US & UK Governments Reach out to Pakistani & Muslim Americans


Daniel W. Sutherland

Washington, DC: Within several hours of the London terror arrests, Daniel W. Sutherland, the US Department of Homeland Security’s Officer for Civil Rights and Civil Liberties, convened an emergency telephone conference in Washington , DC with approximately twenty-five representatives of the Arab, Muslim, Sikh, and South Asian American communities.
The meeting was part of an on-going effort by several key United States government agencies to work closely with leading members of these communities. The purpose of the call was to provide these national leaders with the latest information on the arrests, to provide background information on the new security measures that are now in effect, and to reinforce the close bonds that are developing between the governments and these communities.
Representatives from the US Department of Homeland Security (DHS), the FBI, the US Treasury Department, and the Department of Justice participated on the call. In addition, an official from the UK Home Office briefed participants on the latest public information available from London. Of the twenty-five community leaders were a number of high-profile Pakistani Americans, including: Houston City Councilmember Masroor “M.J.” Khan; Farhana Khera, Executive Director of the National Association of Muslim Lawyers; and Hanif Akhtar, a prominent Pakistani American business leader. Also participating was Ambassador Akbar Ahmad, renowned academic and expert on Islam, who is the Ibn Khaldun Chair and Professor of Islamic Studies at the American University in Washington, D.C.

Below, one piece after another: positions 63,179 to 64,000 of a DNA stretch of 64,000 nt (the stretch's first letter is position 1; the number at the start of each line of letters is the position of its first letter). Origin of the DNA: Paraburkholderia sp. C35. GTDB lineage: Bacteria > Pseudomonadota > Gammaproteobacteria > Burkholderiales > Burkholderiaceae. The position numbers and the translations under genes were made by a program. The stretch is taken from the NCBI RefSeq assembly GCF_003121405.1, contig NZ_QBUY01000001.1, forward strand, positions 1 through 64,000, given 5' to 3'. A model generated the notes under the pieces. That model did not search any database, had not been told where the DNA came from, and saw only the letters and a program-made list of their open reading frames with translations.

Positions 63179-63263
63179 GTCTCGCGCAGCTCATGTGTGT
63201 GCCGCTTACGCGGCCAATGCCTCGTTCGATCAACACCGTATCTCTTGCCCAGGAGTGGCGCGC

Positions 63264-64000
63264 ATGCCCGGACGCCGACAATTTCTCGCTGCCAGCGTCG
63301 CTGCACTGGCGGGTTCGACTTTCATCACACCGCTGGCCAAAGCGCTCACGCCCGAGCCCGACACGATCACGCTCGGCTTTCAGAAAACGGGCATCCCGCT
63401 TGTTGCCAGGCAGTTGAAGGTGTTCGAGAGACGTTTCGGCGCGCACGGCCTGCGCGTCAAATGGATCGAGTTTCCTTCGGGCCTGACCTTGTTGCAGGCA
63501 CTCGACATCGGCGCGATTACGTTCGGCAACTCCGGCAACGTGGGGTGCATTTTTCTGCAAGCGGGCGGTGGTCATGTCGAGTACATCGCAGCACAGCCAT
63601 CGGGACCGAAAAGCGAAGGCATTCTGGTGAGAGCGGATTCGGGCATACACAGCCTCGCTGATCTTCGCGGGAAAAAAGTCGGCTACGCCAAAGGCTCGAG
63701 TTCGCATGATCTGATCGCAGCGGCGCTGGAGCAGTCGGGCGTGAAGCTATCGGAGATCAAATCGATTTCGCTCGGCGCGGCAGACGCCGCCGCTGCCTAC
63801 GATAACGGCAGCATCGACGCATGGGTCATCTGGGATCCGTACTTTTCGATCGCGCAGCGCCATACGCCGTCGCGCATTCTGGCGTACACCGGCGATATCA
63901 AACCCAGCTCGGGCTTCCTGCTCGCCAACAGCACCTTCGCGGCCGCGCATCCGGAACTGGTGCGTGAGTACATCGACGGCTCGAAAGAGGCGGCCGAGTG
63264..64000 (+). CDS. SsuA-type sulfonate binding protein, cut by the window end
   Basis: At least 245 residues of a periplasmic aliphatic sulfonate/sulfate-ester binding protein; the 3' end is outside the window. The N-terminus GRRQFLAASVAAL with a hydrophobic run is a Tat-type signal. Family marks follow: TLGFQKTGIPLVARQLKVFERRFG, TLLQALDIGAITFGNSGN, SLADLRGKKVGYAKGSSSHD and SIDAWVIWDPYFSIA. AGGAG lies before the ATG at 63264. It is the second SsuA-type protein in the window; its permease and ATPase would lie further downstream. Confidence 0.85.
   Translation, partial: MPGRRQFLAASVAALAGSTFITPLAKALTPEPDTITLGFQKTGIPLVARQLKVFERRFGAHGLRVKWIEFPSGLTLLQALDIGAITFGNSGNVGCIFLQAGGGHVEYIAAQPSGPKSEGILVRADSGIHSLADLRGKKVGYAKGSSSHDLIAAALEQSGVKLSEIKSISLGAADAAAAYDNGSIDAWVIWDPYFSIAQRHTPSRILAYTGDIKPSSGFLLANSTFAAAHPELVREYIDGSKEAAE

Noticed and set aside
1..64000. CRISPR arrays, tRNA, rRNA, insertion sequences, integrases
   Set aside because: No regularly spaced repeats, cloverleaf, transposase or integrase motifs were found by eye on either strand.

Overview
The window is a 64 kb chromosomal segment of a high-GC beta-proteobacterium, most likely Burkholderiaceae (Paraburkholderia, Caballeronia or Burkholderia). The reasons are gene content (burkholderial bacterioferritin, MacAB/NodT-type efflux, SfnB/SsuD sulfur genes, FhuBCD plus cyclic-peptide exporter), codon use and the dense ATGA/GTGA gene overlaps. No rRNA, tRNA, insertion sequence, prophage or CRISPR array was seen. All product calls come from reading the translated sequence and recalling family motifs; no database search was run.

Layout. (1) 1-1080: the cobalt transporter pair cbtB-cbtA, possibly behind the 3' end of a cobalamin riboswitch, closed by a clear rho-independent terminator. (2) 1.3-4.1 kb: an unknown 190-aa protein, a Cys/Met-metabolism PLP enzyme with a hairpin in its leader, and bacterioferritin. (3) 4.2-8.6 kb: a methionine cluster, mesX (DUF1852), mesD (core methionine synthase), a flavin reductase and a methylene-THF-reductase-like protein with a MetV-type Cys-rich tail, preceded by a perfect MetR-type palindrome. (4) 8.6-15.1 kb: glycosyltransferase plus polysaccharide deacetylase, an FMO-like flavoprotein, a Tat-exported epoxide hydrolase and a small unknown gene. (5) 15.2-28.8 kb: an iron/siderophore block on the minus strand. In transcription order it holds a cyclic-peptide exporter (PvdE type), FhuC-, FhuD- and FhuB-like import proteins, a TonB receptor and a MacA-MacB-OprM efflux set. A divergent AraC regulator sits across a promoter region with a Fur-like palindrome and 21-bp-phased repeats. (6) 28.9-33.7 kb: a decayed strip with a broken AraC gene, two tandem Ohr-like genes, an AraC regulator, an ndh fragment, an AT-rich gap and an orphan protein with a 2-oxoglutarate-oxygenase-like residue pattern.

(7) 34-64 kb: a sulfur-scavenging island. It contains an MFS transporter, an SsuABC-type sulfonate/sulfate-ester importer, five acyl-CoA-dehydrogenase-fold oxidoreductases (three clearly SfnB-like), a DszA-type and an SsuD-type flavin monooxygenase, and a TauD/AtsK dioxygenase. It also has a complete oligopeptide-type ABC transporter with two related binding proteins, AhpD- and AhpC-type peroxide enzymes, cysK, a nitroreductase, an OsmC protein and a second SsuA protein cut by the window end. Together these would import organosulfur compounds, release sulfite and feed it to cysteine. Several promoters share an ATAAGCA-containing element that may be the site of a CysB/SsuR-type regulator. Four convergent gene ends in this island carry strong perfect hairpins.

In response to the conference, Ambassador Ahmed commented, “This is precisely the kind of effort that I have been encouraging from the United States government since 9-11, and demonstrates that Muslims who live in American are increasingly engaged with their government and supporting their government’s efforts to secure the country.”
Following the attacks of September 11, there have been constant calls for greater interaction between the Federal government and all communities, including the American Muslim and American Arab communities. A June 2006 study published by the Vera Institute of Justice and sponsored by the US Department of Justice (DOJ) concluded that both community members and Federal law enforcement officials want improved relations. The events following the terrorism arrests in London suggest that both the government and the communities have made some progress in establishing strategic partnerships.
During the conference call, ethnic and religious leaders made clear their continuing commitment to working with government officials to protect the nation’s security. In turn, government officials also pledged to continue their work to protect all communities and uphold civil rights and civil liberties.
The Office for Civil Rights & Civil Liberties of the Department of Homeland Security led the call under the auspices of its Incident Management Team, a public-private partnership of government officials and community leaders who have committed to working together in aftermath of a homeland security incident. DHS Officer for Civil Rights & Civil Liberties Daniel Sutherland stated, “This call reflects our commitment to building strategic partnerships with the American Arab, Muslim, Sikh and South Asian communities.”
Brett Hovington, the Unit Chief of Community Relations at FBI Headquarters, made it clear that his agency supports such collaboration. “The FBI appreciates the cooperation of the American Arab, Muslim, Sikh and South Asian communities and the efforts of local community leaders as well as other members of the community to maintain an ongoing dialogue with us. They are essential partners in our efforts to protect all our neighborhoods from terrorism, crime, and the violation of our rights and civil liberties.”


Editor: Akhtar M. Faruqui
2004 . All Rights Reserved.